Mixed Blood‘s production of “Passing Strange” is both a play and a rock show, as it traces a young musician’s journey of self-discovery while traveling in Europe.
Punk and electronica combine with gospel and funk as his own musical history is interwoven with what he finds in Amsterdam and Berlin.
Critics find the show to be a “wry and clever” “seeker’s story” filled with “lovely stuff.” What’s your review?
“Passing Strange” is a pastiche of musical styles (from rock to punk and jazz to blues), keen-eyed observation and humor that is wry and clever but steeped in self-awareness and self-deprecation. In its original iterations… the semi-autobiographical show was narrated by its creator, who goes by the single-name moniker of Stew. In the Mixed Blood production, Anthony Manough steps into Stew’s shoes, observing his younger self (played by Nathan Barlow) stumble through the crucible of growing up: church choirs and punk bands; rebelling against his mother and chafing against the familiarities of his hometown; experimenting with art and sex in Amsterdam and Berlin.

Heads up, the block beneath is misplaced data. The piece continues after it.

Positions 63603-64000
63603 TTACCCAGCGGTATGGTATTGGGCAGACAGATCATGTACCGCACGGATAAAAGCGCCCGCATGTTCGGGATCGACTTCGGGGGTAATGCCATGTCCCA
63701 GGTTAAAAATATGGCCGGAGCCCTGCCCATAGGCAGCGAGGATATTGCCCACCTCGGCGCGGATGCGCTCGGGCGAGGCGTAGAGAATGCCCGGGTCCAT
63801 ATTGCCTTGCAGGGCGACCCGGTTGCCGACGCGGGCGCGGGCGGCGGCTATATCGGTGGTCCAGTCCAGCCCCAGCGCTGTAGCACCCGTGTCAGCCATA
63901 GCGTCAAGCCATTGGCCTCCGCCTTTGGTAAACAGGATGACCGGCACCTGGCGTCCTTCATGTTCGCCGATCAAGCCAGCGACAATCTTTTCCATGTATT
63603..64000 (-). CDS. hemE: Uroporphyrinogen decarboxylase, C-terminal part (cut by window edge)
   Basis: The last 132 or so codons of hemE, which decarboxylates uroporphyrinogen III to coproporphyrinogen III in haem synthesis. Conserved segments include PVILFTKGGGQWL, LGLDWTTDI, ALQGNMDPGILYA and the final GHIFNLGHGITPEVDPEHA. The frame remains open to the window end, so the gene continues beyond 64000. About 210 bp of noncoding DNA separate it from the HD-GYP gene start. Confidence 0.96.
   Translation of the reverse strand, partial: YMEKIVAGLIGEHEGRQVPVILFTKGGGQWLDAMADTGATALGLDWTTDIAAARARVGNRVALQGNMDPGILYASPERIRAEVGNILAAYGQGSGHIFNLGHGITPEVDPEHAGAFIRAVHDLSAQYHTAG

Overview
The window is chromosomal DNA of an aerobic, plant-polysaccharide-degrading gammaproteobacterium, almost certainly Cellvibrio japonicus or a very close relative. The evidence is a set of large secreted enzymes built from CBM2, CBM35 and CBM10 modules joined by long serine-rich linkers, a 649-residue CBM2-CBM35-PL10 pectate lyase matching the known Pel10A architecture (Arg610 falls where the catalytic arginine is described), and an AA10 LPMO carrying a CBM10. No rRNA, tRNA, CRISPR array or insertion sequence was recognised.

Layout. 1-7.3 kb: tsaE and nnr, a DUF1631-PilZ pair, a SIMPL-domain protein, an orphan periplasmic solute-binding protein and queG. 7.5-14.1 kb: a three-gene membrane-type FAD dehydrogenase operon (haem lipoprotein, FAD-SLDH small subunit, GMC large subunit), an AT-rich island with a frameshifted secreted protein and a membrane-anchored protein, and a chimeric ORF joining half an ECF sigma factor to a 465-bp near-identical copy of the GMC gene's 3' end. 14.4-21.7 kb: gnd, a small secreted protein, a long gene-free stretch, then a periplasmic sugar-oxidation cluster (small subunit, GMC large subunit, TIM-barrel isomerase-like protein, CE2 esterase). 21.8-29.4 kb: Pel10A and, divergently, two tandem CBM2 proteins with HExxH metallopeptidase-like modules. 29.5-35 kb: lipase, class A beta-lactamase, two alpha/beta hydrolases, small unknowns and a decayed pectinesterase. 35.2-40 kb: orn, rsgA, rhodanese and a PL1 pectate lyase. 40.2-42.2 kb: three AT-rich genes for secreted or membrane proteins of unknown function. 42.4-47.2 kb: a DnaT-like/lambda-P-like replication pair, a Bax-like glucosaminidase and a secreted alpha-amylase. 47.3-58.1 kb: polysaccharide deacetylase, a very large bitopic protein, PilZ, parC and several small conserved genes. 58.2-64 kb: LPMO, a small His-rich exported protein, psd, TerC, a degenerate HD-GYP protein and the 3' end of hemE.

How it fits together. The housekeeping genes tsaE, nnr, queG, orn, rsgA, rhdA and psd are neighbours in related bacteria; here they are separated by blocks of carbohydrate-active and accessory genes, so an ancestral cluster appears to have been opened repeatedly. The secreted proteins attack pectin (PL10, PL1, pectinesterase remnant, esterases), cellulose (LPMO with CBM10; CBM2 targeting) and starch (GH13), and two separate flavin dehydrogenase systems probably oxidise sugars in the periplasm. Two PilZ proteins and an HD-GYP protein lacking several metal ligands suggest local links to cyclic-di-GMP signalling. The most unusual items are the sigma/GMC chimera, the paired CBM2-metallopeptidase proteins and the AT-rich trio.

In all of it, the young man begins to discover, almost like an outsider, what it means to be an American, an artist and a black man. He alternately uses and sheds a legacy of pain and music, spirituality and identity as he begins to find himself. The cost, however, is high, as it takes him away from his mother. [It’s] a seeker’s story that’s told with unbridled energy and is well worth hearing again.
The show gleefully avoids the usual musical-theater touchstones. There are no great love songs sung between the characters. Instead, the tunes are about taking drugs, having sex, and listening to and making rock ‘n’ roll. Even with a character that is intentionally a blank slate for much of the show, Barlow drags us into his performance through his talent and sheer force of will. His energy seems to be inexhaustible, even while rushing from one end of the stage to the other.
The show’s creators… develop the Youth’s journey with thrilling passion. The Youth’s fixation with “the real” (with family, with artistic honesty, with truth) is more than an excuse to play some tasty music (though this certainly happens). The twists and turns of the Youth’s journey turns the play into “real” art. “If I were any more real, I’d be fictional.” “Life is a mistake that only Art can correct.” Lovely stuff.